Skip to main content
U.S. flag

An official website of the United States government

A comparison of methods for the long-term harness-based attachment of radio-transmitters to juvenile Japanese quail (Coturnix japonica)

September 20, 2021

Background

While the period from fledging through first breeding for waterbird species such as terns (e.g., genus Sterna, Sternula) is of great interest to researchers and conservationists, this period remains understudied due in large part to the difficulty of marking growing juveniles with radio transmitters that remain attached for extended periods.

Methods

In an effort to facilitate such research, we examined the impact of various combinations of harness types (backpack, leg-loop, and 3D-printed harnesses), harness materials (Automotive ribbon, Elastic cord, and PFTE ribbon), and transmitter types (center-weighted and rear-weighted) on a surrogate for juvenile terns, 28-day-old Japanese quail (Coturnix japonica; selected due to similarities in adult mass and downy feathering of juveniles), in a 30-day experiment. We monitored for abrasion at points of contact and tag gap issues via daily exams while also recording mass and wing cord as indices of growth. This study was designed to serve as an initial examination of the impacts of marking on the growth and development of young birds and does not account for any impacts of tags on movement or behavior.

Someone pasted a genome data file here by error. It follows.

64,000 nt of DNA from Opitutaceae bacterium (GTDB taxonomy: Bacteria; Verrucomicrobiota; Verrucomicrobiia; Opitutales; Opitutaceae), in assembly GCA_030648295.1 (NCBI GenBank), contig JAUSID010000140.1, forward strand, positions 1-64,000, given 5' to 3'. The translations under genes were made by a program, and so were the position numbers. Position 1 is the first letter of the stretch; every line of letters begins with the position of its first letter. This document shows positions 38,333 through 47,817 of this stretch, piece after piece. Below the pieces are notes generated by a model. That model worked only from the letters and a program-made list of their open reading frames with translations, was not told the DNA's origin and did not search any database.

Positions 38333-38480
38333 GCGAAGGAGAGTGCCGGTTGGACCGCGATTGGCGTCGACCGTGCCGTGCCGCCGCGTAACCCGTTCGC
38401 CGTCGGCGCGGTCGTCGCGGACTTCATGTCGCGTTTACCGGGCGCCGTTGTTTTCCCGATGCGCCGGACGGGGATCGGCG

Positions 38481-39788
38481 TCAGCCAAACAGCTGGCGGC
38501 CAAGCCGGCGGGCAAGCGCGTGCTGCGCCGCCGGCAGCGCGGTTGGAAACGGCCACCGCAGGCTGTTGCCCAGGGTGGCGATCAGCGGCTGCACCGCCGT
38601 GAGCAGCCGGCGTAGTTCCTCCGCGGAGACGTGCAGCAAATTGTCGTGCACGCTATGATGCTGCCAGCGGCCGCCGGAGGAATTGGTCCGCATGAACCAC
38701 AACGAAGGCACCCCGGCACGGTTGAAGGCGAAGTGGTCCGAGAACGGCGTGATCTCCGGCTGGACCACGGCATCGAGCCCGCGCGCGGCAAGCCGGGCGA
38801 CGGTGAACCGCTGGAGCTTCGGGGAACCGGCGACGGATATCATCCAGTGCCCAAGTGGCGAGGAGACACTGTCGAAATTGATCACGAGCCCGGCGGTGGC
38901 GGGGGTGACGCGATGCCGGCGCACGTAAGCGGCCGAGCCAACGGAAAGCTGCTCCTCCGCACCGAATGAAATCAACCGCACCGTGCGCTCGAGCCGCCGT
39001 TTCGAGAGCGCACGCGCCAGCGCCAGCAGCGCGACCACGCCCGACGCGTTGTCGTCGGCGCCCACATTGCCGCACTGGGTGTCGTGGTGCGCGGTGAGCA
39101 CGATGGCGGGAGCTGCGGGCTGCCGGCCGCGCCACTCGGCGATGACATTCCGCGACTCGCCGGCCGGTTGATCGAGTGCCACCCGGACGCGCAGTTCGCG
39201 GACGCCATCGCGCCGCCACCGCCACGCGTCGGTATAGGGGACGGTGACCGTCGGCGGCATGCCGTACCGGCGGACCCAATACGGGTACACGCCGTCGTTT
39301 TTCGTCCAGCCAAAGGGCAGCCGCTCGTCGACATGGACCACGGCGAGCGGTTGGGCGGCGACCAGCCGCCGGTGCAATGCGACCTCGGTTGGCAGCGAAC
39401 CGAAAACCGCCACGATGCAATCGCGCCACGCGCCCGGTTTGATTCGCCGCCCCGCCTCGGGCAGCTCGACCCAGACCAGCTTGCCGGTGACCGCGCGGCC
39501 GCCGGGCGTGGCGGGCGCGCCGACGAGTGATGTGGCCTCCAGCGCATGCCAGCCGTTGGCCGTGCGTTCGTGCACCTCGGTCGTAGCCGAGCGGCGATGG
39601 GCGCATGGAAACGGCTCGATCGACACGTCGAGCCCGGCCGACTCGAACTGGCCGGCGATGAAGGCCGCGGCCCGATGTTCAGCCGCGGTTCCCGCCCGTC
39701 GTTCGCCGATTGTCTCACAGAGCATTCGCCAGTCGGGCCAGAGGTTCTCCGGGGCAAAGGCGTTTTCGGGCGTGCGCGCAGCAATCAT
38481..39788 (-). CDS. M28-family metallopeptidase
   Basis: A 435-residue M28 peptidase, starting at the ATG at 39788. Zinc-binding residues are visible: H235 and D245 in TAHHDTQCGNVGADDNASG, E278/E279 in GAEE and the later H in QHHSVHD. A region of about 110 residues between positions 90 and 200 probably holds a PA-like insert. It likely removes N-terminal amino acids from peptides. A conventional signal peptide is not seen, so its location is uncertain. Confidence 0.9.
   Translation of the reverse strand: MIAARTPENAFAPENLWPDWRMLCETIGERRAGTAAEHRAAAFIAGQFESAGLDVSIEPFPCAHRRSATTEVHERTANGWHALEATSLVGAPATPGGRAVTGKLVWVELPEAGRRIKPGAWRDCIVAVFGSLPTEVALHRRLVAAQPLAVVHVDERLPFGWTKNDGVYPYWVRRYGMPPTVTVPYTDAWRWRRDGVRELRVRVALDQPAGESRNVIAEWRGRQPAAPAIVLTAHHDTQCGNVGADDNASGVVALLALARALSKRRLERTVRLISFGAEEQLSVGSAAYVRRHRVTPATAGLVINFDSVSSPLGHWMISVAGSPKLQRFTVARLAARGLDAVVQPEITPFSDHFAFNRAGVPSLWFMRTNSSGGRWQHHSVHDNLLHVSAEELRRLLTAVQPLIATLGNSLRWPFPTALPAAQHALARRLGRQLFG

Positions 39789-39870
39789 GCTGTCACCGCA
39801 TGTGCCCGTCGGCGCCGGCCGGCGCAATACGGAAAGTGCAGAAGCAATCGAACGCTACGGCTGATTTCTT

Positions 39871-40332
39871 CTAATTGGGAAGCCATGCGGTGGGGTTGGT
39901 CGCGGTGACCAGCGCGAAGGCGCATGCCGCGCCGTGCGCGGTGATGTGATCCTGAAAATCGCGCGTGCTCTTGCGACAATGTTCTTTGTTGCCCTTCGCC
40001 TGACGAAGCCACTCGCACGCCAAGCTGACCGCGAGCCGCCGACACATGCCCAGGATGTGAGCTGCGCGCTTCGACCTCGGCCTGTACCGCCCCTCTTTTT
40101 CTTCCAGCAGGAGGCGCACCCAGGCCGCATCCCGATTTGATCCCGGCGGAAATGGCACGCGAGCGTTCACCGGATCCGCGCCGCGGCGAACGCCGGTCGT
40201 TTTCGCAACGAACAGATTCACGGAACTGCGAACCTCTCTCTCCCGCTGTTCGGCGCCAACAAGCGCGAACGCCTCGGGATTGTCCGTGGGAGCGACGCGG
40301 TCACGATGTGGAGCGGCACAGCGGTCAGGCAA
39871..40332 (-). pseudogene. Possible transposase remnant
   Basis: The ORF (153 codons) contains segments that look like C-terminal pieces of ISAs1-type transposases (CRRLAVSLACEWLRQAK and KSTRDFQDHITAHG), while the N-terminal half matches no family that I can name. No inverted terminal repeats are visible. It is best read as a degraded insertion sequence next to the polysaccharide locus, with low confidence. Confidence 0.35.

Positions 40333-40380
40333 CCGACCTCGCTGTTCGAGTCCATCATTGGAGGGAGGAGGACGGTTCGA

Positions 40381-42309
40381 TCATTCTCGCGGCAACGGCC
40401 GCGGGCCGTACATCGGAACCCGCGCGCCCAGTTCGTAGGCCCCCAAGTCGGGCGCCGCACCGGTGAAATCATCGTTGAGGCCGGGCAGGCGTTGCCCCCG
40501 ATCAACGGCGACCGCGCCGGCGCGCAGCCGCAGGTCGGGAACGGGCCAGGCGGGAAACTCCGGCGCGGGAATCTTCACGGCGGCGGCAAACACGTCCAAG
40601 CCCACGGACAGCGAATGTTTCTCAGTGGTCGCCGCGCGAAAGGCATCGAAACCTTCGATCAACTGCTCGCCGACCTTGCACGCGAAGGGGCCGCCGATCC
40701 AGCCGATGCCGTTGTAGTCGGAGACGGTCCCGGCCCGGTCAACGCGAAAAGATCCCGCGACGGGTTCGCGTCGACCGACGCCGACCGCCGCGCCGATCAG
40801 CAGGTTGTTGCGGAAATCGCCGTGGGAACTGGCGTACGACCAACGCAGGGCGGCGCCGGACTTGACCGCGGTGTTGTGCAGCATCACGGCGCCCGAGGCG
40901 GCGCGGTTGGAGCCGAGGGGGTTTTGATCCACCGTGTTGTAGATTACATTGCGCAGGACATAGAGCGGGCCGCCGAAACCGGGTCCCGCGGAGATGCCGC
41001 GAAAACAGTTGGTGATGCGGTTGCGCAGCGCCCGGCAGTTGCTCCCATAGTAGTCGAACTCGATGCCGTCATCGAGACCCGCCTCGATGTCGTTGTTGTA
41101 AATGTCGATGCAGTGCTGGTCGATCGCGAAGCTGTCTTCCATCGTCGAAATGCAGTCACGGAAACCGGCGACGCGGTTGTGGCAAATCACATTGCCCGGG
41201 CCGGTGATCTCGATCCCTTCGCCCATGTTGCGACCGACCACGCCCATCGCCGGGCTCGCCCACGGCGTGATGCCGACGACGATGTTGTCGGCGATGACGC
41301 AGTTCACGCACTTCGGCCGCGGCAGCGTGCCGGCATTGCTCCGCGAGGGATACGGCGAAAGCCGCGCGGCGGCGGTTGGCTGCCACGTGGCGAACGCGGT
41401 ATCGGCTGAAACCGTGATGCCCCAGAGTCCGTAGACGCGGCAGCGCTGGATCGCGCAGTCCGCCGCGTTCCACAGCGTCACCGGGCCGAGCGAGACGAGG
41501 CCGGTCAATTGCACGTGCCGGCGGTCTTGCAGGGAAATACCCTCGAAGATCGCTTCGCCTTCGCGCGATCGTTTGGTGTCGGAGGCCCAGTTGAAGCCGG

Results

While we found that treatment (the specific combination of the transmitter type, harness type, and harness material) had no impact on bird growth relative to unmarked control birds (P ≥ 0.05), we did observe differences in abrasion and tag gap between treatments (P ≤ 0.05). Our results suggest that leg-loop harnesses constructed from elastic cord and backpack harnesses from PFTE ribbon are suitable options for long-term attachment to growing juveniles. Conversely, we found that automotive ribbon led to extensive abrasion with these small-bodied birds, and that elastic cord induced blisters when used to make a backpack harness.

Conclusions

While these results indicate that long-term tagging of juvenile birds is possible with limited impacts on growth, this work does not preclude the need for small-scale studies with individual species. Instead, we hope this provides an informed starting point for further exploration of this topic.